Many years ago, while I was working for Larry Wells at Creative Strategies International, one of our clients asked me to be president of his startup robotics company. For very little money. For some stock and a seat on the board of directors.
I was flattered. And I was young. And the company was one of those incredible genius companies that can’t get past the founder doing amazing things with technology. He was always tweaking things, always tinkering and never actually finishing a product. He lived off service contracts and custom stuff for chip manufacturers.
Larry, who later became a venture capitalist, was a true leader. He advised me to take the job in the mornings only, part-time, and to keep the job with Creative Strategies for a few months. He offered to help make that work by giving me special flexibility.
“Work with them for a while, and see how it goes,” he suggested. Good man.
I never got to see the books. My founder entrepreneur friend was offended every time I asked. He would reassure me, “Don’t worry, we’re OK, we’re making it.” And in the meantime, unbeknownst to me, he kept thinking he could cut corners with payroll taxes and make it up when he hit big.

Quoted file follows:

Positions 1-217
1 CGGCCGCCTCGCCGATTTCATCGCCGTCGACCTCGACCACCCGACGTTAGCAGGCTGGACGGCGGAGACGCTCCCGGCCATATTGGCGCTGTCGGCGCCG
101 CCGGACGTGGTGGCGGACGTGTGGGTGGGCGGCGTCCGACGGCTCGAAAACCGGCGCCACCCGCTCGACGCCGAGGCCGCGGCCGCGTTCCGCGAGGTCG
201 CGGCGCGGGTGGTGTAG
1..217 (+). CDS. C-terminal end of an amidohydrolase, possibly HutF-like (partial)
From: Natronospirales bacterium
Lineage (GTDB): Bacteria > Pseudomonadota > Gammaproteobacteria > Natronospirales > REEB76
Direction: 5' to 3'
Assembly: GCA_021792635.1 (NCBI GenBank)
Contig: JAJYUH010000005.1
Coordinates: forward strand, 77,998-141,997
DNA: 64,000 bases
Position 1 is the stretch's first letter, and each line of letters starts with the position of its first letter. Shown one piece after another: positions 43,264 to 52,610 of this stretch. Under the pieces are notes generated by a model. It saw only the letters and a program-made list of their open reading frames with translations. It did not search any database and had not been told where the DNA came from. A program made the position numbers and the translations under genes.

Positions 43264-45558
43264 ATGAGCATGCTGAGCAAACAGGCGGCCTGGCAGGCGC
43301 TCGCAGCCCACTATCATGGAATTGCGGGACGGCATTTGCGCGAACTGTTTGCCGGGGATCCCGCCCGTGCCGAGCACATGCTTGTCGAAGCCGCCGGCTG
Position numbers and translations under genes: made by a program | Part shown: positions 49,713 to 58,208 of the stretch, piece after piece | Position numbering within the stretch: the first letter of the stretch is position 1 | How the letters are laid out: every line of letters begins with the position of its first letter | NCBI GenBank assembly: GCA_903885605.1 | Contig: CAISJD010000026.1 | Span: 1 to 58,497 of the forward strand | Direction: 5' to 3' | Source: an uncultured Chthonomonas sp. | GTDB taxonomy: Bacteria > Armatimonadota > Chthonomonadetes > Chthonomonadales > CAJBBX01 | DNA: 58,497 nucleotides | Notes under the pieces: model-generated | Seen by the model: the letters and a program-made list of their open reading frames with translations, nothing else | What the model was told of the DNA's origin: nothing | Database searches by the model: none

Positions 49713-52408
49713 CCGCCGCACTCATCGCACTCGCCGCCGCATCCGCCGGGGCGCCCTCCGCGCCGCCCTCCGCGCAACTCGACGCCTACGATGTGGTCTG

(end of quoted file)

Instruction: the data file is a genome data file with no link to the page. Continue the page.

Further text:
He never hit it big. The company went under. I went back to Creative Strategies, very grateful for Larry’s vision. A bullet dodged.
A year later I was subpoenaed by the IRS for a tax case. I discovered that my friend the founder was being sued by the IRS for $90K in unpaid payroll taxes. The company was bankrupt, but he was still personally liable because he signed the checks.
So I had to testify. It turned out that the IRS could have held me and the other directors liable as well–another bullet dodged–except the founder made it clear that he had been lying to us. And I guessed they checked into the bookkeeping and who signed checks, and decided not to pursue it.
Good lessons. Larry did me a favor and I have reason to believe that I repaid it afterward by staying loyal to my original job with his company. And my friend teaches us all to never, never borrow from payroll taxes by not paying them.